To be future-ready, we'll need a good mix of continued face-to-face as well as virtual interaction. Face-to-face will never grow old. In fact, in the local library I frequent, there's so many self-checkout stations now. Yes, it's pretty cool, even fun. However, I miss the conversations at the circulation desk. Human interaction is important. In some ways, I'm confused because our libraries in the county have cut hours and staff but then a great number of self-checkout stations are added. I'd rather see the smiling faces of library staff (with jobs and restored hours) instead of new machinery.
Thursday, October 20, 2011
With Zotero I can build a library of resources that are of importance to me. Diigo and Delicious do the same thing. These are all shareable to the rest of the world (should they care to take a peek at your library). What I particularly appreciate about Zotero is its ability to grab citations from Websites. It is also said that using these citations (in the style you select: APA, MLA etc,) in a Google Doc, for example, is as simple as "dragging & dropping." I haven't tried this feature yet, so I cannot weigh in on its functionality.
What I've tried so far is collecting resources and creating folders within my library to store them. I'm doing a test run with Zotero by attempting to use in a collaborative project I have in another LIS course. I hope it proves to be useful!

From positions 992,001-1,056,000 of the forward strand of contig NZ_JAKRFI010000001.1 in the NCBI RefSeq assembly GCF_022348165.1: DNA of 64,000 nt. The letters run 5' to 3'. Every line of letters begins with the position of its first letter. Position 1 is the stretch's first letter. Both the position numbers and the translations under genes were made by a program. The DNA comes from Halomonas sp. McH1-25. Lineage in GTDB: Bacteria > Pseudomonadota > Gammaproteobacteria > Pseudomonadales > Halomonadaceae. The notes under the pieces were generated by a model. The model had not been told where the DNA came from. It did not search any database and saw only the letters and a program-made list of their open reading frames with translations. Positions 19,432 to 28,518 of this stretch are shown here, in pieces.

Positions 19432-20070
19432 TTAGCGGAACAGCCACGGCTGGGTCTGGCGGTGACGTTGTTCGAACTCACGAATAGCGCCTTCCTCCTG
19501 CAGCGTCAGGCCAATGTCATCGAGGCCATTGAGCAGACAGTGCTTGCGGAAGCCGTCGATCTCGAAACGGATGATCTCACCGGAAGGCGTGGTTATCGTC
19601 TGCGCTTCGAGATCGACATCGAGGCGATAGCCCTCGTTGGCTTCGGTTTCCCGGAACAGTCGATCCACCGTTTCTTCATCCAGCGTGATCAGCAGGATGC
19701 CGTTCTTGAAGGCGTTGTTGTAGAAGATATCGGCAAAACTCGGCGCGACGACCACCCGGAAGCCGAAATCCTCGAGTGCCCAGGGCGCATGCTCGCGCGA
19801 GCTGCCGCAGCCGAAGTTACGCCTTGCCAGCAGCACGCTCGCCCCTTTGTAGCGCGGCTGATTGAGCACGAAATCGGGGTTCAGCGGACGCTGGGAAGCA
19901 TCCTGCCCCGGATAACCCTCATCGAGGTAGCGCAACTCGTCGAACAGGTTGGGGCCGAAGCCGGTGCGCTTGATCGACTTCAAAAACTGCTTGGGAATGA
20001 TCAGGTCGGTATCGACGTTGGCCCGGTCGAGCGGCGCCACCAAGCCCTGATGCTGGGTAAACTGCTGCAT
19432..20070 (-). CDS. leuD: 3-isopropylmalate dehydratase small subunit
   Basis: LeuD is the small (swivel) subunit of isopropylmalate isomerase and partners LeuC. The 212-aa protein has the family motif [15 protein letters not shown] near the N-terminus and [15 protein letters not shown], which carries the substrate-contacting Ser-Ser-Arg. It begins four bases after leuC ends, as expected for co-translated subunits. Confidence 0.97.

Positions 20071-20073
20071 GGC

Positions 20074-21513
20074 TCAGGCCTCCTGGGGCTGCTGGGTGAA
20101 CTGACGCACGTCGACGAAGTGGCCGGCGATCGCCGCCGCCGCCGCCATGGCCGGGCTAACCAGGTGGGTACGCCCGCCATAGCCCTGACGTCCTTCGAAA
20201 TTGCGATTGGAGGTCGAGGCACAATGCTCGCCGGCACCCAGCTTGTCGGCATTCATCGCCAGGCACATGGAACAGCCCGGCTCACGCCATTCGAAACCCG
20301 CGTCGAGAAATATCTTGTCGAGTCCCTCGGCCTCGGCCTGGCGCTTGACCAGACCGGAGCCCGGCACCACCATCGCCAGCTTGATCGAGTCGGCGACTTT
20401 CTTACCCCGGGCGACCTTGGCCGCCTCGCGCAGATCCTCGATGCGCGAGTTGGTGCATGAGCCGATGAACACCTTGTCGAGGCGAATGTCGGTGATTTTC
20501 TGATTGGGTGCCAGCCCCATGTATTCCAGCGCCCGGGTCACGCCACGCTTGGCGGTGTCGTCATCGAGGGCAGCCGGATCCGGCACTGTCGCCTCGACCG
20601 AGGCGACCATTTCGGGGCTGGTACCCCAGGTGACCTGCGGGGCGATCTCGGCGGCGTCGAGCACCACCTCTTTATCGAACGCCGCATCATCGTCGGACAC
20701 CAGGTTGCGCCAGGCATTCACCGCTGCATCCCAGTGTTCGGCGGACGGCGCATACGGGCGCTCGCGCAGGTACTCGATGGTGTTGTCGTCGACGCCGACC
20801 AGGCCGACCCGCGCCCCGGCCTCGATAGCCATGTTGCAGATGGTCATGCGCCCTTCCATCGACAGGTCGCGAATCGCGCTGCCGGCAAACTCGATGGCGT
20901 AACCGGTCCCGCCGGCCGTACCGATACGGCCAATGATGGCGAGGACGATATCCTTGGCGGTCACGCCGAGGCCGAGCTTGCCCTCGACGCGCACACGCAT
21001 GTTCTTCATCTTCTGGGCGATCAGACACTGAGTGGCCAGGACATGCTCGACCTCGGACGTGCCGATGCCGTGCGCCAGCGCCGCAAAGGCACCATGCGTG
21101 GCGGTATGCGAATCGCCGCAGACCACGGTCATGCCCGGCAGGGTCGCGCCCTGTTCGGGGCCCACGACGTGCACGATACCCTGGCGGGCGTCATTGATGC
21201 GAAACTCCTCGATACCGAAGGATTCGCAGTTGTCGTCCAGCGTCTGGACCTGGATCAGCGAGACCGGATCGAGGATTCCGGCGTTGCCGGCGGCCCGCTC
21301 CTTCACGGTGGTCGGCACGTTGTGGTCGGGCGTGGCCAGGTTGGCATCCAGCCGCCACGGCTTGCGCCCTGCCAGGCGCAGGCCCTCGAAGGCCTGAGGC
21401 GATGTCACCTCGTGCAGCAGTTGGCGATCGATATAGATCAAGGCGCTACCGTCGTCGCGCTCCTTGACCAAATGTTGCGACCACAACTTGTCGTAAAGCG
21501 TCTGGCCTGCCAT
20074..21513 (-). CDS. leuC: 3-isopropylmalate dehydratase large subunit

Should you be so inclined, here's a link to my library: http://www.zotero.org/cmcarter36
Saturday, October 15, 2011
Saturday, October 8, 2011
I found a number of feeds to subscribe to that I found interesting. The School Library Monthly blog for example, and Smithsonian Libraries. I also subscribed to the feed of my favorite author, Ted Dekker. I also found a feed to the Smithsonian Folklife Festival. I attended this event this summer and now I can be in the know for what will take place next year.
Which is the general idea, right? To stay in the know. For this reason, it seems like a good resource to use.
Wednesday, October 5, 2011
Monday, October 3, 2011
One of my LIS courses makes use of a Wiki for our learning environment. It is the place we go to to listen to the weekly podcast, download the week's documents, access links to additional resources, and participate in discussion forums surrounding the subject matter for the week.
I have two middle school aged children and their teachers make use of class Wikis. It's a place for parents to stay informed on what's being taught in each class and what assignments are due. My children can also find glossaries on the Wiki, links to homework helps, study guides and other helpful tools.